I must also commend the discipline and consistency you’ve shown in dealing with the West and their local agents’ jealousy and envy over our limitless natural resources. I was so moved by your words at the mining conference back in January when you told the audience that there is “an anti-development movement that is emerging, which is very confident, very emboldened. Every time you explore for mining, or even for oil and gas in the ocean, they take you to court… They are funded heavily by foreign entities. That’s why they have top-class lawyers to oppose exploration. And if we don’t protect that, we are not going to succeed in growing the mining industry.” Thank goodness our mining industry can depend on your disciplined commitment. Dig daddy; dig deep.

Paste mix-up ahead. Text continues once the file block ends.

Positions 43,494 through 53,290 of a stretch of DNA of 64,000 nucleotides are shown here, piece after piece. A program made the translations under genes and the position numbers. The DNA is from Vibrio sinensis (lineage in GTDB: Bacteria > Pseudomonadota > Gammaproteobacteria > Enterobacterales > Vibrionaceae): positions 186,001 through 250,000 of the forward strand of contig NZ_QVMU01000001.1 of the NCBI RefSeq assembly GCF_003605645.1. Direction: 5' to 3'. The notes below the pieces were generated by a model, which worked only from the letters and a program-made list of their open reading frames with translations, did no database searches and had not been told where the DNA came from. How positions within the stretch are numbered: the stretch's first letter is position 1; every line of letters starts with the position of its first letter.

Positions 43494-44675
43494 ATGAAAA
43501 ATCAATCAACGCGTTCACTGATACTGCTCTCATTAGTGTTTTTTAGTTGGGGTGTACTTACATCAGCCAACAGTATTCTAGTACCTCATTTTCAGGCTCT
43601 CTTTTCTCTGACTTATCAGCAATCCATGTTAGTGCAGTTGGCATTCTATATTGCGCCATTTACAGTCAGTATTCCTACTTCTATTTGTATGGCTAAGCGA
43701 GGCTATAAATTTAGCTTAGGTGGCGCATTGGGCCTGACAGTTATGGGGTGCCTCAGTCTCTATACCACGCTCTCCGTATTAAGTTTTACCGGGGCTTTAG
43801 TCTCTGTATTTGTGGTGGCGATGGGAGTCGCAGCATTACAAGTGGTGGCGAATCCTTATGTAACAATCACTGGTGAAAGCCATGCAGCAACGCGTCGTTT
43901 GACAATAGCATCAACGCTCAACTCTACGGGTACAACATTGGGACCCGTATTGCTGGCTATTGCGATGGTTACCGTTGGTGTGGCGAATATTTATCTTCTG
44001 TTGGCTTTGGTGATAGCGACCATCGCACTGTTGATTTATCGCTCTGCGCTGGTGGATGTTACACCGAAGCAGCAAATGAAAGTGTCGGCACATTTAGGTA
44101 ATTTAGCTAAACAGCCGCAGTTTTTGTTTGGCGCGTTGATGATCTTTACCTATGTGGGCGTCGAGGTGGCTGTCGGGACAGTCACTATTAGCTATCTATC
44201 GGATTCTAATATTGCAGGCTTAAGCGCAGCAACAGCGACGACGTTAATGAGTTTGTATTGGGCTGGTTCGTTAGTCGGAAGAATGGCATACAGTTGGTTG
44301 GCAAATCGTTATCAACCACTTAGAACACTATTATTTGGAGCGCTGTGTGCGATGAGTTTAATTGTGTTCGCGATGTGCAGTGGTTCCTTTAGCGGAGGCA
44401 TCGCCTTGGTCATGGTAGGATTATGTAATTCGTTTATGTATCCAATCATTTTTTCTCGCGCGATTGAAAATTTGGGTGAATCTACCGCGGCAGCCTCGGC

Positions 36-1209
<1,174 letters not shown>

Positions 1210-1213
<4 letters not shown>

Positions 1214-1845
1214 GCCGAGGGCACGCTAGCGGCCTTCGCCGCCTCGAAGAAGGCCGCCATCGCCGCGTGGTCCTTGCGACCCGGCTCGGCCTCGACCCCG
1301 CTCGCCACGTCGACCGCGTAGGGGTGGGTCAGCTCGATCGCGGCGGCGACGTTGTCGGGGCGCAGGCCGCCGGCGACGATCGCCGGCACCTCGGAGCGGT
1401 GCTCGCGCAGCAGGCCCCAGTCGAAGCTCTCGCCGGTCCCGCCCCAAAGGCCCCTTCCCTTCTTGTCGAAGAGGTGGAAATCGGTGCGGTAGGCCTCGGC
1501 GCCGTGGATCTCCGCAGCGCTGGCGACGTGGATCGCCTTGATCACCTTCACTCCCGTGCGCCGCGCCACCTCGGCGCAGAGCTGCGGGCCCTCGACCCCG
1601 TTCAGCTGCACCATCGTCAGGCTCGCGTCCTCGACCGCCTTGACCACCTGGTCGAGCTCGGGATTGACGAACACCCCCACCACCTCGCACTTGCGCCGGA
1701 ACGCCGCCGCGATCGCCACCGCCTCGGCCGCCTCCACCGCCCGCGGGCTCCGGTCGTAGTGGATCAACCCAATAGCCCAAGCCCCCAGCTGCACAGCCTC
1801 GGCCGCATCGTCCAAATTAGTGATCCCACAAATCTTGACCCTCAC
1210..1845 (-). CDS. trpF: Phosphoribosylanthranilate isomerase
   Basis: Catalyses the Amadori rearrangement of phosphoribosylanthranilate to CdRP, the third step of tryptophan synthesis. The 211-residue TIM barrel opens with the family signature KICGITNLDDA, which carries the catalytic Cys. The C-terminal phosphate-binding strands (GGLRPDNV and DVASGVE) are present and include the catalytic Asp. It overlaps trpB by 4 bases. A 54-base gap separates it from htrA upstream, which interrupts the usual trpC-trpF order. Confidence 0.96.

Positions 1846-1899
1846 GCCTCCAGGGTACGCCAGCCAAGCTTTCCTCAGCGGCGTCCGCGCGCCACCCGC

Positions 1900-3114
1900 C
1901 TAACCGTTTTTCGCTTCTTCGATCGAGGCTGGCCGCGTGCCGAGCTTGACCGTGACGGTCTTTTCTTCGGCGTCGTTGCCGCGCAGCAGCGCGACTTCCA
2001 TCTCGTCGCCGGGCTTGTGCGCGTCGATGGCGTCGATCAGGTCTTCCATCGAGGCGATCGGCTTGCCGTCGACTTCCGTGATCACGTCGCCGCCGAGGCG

Not only are you the chief whip of my soul, but you are also the disciplinarian-in-chief our country needs. I have absolutely no doubt that this is what CR saw in you when he handed you the energy portfolio. Seriously, what else could it be?
In my humble opinion, yours is without a doubt the most important portfolio in a country like ours. As you no doubt know, ours is a country brought to its knees by numerous challenges; not the least of which are those to our energy supply. Not only are the decisions taken by your department defining life in present-day South Africa, but they will shape what will become of this country and its people for generations to come. The Fates have put our destiny in your hands.
So go ahead and keep focusing what truly matters, discipline us, whip us into shape like the naughty little Busis we are, discipline us good! Like my favourite 70s band, Boney M, once sang: “What about it Daddy Coal, Daddy, Daddy Coal.”